Become an learn about Investing? - Posted by Nick

Posted by Corey ND on January 17, 2003 at 08:50:06:

Sounds like what I did :slight_smile:

I learned more in real estate school and doing my own deals that working in an office.

As for that broker giving him a job. Why not give anyone with a heartbeat a desk and see what they can do the agency doesn’t have much to loose.

Become an Agent…to learn about Investing? - Posted by Nick

Posted by Nick on January 16, 2003 at 19:35:17:

I’m 22y.o. and I’ve had the experience of running a small contracting co. I’ve gone to school for business and although I think I could make some good money in contracting I don’t think it’s my dream. I have always been interested in Real Estate Investing and I want to concentrate more on this dream. My question is if you were me what would be the profession you would choose to learn the most about Real Estate Investing. I’m leaning towards becoming a Real Estate Sales Agent. I figure I will learn on the job and network both my investing with my sales. I’ve already completed the course and have a job offer with a firm all I have to do is take the test and go through there training program. What would you do???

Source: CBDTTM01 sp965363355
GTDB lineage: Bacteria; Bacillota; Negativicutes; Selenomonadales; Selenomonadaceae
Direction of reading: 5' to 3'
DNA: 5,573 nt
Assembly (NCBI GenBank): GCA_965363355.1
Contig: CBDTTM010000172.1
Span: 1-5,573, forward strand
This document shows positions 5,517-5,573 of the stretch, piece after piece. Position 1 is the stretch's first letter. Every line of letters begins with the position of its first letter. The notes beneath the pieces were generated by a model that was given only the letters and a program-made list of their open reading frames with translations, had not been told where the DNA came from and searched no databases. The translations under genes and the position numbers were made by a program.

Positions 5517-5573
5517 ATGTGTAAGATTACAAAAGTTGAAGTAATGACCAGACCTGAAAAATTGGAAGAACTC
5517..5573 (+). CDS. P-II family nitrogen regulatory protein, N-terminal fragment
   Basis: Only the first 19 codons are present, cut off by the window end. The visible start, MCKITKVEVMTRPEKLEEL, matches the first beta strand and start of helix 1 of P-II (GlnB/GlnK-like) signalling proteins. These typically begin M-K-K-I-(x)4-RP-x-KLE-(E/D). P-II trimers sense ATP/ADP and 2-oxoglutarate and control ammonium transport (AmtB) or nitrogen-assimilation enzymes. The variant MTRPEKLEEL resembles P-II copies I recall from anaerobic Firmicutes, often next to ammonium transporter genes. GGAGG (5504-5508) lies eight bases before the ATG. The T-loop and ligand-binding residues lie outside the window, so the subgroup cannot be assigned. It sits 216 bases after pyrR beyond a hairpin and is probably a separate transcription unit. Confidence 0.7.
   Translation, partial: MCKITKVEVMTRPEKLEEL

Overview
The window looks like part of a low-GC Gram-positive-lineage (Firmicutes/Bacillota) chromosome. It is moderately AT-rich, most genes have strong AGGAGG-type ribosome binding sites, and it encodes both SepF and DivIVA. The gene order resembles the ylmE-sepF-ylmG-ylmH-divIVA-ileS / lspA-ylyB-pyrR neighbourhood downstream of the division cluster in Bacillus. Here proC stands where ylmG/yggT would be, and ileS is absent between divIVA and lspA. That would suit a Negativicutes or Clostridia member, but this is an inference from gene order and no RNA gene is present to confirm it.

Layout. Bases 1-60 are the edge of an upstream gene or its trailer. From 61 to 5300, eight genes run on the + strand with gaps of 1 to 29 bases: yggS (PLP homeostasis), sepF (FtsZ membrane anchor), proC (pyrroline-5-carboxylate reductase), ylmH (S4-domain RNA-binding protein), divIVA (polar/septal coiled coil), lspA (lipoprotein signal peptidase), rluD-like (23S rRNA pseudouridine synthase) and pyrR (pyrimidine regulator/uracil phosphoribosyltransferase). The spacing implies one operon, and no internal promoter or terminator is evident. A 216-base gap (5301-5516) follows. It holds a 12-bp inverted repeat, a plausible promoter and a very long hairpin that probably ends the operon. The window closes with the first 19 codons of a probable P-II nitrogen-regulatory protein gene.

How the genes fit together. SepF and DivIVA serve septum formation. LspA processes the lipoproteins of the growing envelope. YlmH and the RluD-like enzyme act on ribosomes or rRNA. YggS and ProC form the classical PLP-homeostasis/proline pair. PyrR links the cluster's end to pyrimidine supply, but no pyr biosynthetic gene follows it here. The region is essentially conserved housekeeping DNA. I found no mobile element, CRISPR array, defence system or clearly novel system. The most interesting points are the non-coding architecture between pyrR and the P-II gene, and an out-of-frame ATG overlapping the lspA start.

Re: Become an Agent…to learn about Investing? - Posted by Dean-TX

Posted by Dean-TX on January 17, 2003 at 16:47:47:

Question. I made the decision that I wanted to get into real estate investing. I figured that in addition to reading the REI books and reading the posts on this site, which are great by the way, I would take some real estate courses just for the knowledge, which I did. When I finished my courses I thought since I went through the time and $$ to take the courses, I might as well take the state test, which I did. I passed the test. In Texas you have to have a Sponsoring Broker to activate your RE license. I have no intention on doing this. So therefore my question is this. Since I have not, nor do I ever plan on, seeking a broker and becoming an “Active” RE salesman, am I now governed by the discolosure rules? Do I have to tell future buyers / sellers that I am I licensed RE saleperson even though my license has always been “inactive”?

Re: Become an Agent…to learn about Investing? - Posted by JW

Posted by JW on January 17, 2003 at 10:49:24:

You mentioned that you are a contractor. Any specialty or general? If general, why not consider real estate development. I know many successful contractors who have parlayed that experience into development. After all, there is no better way to make money than to create value.